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ERIC Number: ED534595
Record Type: Non-Journal
Publication Date: 2011
Pages: 94
Abstractor: As Provided
ISBN: ISBN-978-1-2670-0599-1
Educators' Perceptions of the Substitute Teachers' Role in District of Columbia Public Schools
Grant, Leone
ProQuest LLC, Ph.D. Dissertation, Walden University
The academic progress of students can be negatively affected by unplanned or extended absence of their teachers that inevitably will occur. This problem is especially acute in larger schools. Research suggests that using substitute teachers may not always provide an effective means of sustaining student progress. Gaps may exist in a common understanding of how key stakeholders, including substitute teachers, regular teachers, and principals, perceive the role to be played by substitute teachers in the educational process. Following a conceptual framework outline by Lassman, the purpose of this exploratory case study was to explore differing perceptions of the substitute teacher role across these key groups. The research question examined group differences related to instructional practices, administration and supervision practices, substitute requirements, school climate, and professional status as they relate to the substitute teachers role. ANOVA analyses of survey responses from 50 participants drawn from 2 randomly selected schools in the greater Washington, DC, area revealed statistically significant group differences for the perceived relevance of instructional practices, administration and supervision practices, and professional status across substitute teachers, regular teachers, and principals. Substitute teachers ascribed less relevance to instructional and administrative practices and rated their own professional status higher than did regular teachers and principals. The study contributes to positive social change by informing the development of policies, practices and professional development modules aimed at more effectively integrating the substitute teacher into the educational process. [The dissertation citations contained here are published with the permission of ProQuest LLC. Further reproduction is prohibited without permission. Copies of dissertations may be obtained by Telephone (800) 1-800-521-0600. Web page:]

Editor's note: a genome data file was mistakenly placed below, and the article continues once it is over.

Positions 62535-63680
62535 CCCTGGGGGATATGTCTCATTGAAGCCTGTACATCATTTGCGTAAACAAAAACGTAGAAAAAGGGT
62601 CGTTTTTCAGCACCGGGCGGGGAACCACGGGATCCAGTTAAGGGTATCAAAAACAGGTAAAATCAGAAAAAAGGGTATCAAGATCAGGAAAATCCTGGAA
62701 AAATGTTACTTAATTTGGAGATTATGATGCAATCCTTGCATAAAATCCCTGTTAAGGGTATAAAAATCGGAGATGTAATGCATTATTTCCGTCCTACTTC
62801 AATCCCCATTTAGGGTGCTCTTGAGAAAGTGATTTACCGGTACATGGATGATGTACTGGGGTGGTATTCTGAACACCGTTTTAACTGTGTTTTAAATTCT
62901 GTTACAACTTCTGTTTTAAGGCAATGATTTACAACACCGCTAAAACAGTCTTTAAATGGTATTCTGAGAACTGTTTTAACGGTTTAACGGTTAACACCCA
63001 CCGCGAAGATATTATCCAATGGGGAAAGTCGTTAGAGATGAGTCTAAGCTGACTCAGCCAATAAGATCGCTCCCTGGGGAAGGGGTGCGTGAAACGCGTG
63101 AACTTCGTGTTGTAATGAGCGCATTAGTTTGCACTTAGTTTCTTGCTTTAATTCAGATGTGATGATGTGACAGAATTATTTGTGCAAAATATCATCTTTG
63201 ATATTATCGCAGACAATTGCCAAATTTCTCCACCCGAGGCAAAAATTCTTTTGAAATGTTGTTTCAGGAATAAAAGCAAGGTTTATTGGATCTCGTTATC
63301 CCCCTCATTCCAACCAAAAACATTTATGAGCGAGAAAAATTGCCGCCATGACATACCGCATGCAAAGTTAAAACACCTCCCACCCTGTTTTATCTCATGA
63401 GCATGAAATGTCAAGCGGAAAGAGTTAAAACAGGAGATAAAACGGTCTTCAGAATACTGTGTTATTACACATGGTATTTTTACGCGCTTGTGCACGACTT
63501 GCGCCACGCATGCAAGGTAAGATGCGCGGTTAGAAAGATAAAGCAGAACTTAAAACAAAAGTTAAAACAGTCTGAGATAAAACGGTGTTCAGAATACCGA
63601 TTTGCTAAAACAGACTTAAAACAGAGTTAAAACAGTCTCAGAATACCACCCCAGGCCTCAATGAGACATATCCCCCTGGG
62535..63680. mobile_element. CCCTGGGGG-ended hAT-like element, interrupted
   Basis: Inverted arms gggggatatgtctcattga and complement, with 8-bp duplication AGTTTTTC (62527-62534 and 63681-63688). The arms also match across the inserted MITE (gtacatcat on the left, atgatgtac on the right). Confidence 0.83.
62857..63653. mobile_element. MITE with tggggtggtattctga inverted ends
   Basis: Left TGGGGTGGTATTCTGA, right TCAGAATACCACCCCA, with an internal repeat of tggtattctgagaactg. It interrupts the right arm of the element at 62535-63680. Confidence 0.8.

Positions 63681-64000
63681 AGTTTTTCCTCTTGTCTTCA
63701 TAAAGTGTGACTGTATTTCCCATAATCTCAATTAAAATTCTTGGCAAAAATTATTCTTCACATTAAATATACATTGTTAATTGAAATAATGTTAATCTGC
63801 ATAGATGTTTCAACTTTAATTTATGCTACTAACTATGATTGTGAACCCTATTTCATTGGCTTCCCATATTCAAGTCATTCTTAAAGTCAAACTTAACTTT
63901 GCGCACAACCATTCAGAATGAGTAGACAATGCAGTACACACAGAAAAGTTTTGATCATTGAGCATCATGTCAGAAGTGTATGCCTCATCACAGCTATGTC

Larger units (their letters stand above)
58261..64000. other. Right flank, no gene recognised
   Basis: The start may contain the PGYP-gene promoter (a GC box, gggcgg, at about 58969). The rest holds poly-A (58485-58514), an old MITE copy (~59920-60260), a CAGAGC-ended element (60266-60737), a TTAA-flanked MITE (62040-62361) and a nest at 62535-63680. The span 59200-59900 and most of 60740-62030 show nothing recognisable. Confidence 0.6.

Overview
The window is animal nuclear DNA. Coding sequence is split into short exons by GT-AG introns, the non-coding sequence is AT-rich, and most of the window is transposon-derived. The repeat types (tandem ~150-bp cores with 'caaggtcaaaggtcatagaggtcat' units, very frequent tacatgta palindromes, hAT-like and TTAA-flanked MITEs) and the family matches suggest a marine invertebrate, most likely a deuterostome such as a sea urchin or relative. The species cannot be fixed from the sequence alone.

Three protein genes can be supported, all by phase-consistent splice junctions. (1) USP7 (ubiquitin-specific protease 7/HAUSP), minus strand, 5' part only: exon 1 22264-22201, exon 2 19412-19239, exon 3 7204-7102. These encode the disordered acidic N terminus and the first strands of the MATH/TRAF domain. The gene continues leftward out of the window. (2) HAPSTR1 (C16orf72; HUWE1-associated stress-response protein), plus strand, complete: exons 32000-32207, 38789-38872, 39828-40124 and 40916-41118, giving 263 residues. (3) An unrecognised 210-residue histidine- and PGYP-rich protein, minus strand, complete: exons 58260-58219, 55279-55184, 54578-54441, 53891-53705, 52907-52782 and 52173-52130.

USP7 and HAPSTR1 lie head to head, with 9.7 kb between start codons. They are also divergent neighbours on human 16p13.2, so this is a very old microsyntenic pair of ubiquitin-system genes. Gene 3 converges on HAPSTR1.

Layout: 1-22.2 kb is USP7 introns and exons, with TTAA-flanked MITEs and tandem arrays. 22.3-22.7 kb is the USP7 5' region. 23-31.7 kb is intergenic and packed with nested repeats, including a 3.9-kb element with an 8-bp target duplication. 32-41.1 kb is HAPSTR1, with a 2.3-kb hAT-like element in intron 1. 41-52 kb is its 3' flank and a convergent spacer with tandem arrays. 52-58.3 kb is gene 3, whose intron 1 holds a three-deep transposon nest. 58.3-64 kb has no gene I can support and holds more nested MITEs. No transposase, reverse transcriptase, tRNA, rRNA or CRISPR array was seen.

ProQuest LLC. 789 East Eisenhower Parkway, P.O. Box 1346, Ann Arbor, MI 48106. Tel: 800-521-0600; Web site:
Publication Type: Dissertations/Theses - Doctoral Dissertations
Education Level: N/A
Audience: N/A
Language: English
Sponsor: N/A
Authoring Institution: N/A
Identifiers - Location: District of Columbia